Under unallotment, the Governor further reduced state funding for higher education by a total of $100 million in FY 2011. The Minnesota State Colleges and Universities (MnSCU) system and the University of Minnesota system each were cut by $50 million.
Governor Uses Unallotment Powers to Delay Payments to School Districts
The Governor used his unallotment power to implement a $1.8 billion delay in payments to school districts. Normally, schools get 90 percent of state aid in one fiscal year and a 10 percent settle-up payment in the following fiscal year. Under unallotment, school districts will receive 73 percent of their state aid in one year and 27 percent in the next year. This action is a one-time accounting action that artificially lowers the current budget deficit by shifting when school districts receive aid. The Governor and House of Representatives both proposed similar shifts in state payments to schools during the 2009 Legislative Session and policymakers agreed to such a shift when Minnesota last faced significant budget deficits in 2003.
This delay in payments could force some districts into drawing down cash reserves or resorting to short-term borrowing.
It is also possible that the delay in payments could turn into an actual cut in funding to school districts, rather than just an accounting shift. First, there is some debate over whether the Governor has the authority to settle up with school districts in FY 2012-13, or whether repayment requires legislative action. Secondly, there is already a large projected deficit for the FY 2012-13 biennium, so in order to repay school districts, the state would need to raise additional revenues or cut spending significantly in other areas.
The Governor’s budget planning estimates assume that a portion of the shift will not be paid off, resulting in a $600 million cut to schools in FY 2012.
State Agencies Also Cut Under Unallotment
Finally, most state agencies will undergo 2.25 percent operating budget reduction for the biennium, or nearly $25 million in total. Some examples of agency unallotments include:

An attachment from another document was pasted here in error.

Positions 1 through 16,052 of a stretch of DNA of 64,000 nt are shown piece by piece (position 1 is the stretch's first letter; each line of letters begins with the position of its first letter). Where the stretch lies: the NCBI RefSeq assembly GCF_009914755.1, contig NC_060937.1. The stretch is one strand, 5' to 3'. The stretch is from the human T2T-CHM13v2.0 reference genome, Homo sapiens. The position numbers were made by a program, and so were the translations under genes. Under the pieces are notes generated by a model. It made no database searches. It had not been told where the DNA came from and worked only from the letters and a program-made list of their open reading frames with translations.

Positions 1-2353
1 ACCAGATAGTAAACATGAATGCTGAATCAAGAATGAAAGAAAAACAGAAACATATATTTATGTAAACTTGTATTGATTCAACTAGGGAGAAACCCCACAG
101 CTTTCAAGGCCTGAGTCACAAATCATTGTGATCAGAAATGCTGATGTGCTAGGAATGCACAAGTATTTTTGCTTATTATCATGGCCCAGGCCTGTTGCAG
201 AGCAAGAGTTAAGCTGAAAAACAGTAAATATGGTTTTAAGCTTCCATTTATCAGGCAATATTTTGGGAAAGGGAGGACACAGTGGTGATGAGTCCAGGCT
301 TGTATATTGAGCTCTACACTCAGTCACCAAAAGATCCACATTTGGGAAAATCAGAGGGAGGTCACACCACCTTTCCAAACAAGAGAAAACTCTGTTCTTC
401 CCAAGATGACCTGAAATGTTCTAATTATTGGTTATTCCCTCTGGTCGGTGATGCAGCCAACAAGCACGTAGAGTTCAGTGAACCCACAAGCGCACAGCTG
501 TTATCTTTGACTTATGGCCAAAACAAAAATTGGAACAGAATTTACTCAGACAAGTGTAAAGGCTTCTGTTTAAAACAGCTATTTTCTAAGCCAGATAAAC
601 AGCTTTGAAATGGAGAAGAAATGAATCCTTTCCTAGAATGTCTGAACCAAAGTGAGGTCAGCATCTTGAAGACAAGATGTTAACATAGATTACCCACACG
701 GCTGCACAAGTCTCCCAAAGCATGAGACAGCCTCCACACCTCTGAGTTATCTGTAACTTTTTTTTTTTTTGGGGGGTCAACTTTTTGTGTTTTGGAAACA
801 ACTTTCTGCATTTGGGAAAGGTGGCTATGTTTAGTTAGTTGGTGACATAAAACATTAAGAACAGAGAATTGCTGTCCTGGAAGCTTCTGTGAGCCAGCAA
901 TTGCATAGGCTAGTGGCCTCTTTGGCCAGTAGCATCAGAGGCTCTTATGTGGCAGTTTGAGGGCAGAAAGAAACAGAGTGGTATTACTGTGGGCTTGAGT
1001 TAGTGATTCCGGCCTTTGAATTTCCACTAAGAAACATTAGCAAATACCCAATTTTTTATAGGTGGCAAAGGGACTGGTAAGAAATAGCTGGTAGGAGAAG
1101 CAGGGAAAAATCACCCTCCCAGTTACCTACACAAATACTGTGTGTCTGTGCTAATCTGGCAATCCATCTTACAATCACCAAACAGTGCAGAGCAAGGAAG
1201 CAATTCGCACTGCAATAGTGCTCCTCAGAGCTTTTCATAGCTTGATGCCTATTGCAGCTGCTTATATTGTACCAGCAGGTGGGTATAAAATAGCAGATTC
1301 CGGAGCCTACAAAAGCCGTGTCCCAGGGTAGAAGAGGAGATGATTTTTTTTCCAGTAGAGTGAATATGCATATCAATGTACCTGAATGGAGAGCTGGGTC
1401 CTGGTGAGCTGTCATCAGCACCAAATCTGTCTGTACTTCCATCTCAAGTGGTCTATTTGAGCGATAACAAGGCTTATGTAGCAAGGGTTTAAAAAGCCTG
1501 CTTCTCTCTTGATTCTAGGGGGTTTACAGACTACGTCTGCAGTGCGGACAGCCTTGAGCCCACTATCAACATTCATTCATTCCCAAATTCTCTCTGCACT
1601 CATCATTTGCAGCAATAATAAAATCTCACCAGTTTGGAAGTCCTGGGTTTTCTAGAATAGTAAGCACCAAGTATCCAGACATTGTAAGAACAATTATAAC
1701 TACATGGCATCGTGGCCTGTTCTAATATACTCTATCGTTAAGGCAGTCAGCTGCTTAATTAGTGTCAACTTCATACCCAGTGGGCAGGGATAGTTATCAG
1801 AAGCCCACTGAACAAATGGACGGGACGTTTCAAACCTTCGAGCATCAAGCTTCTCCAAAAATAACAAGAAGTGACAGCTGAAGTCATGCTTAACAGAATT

- $5.3 million to the Department of Human Services, mostly to administrative operations
- $3.4 million to mass transit operations and parks within the Metropolitan Council
- $3.0 million to a range of services within the Department of Natural Resources
- $512,000 to the rehab loan program within the Housing Finance Agency
- $336,000 to education, outreach, preservation and access within the Historical Society
- $162,000 to the Governor’s Office
Some agencies were exempted from any unallotments, including Public Safety, Corrections, Military and Veterans Affairs, State Operated Services, and the Minnesota Sex Offender Program within the Department of Human Services.
The History, Process and Powers of Unallotment
The Governor’s unexpected unallotment actions raised many questions about the history and restrictions surrounding this power. The governor’s unallotment authority was originally enacted into law by the legislature in 1939, at the request of Governor Harold Stassen. Yet the first recorded use of unallotment didn’t occur until 41 years later, in 1980 under Governor Al Quie.
In the 70 years the unallotment statute has been in place, there have only been five recorded uses of unallotment authority prior to the 2009 Legislative Session:
- Governor Al Quie unalloted $195 million in 1980.
- Governor Al Quie unalloted local government aid payments in late 1981, but repaid them early the following year.
- Governor Rudy Perpich unalloted $109 million in 1986.
- Governor Tim Pawlenty unalloted $281 million in 2003.
- Governor Tim Pawlenty unalloted $269 million in 2008.
Governor Pawlenty’s decision to unallot $2.7 billion for the FY 2010-11 biennium represents the first time a governor has used the unallotment power at the beginning of a budget biennium to balance the budget. In the past, governors have exercised the authority when an unexpected budget shortfall occurred midway through the budget year.
The statute governing unallotment does not spell out many specifics, giving the executive branch broad authority to reduce spending. A few key components include: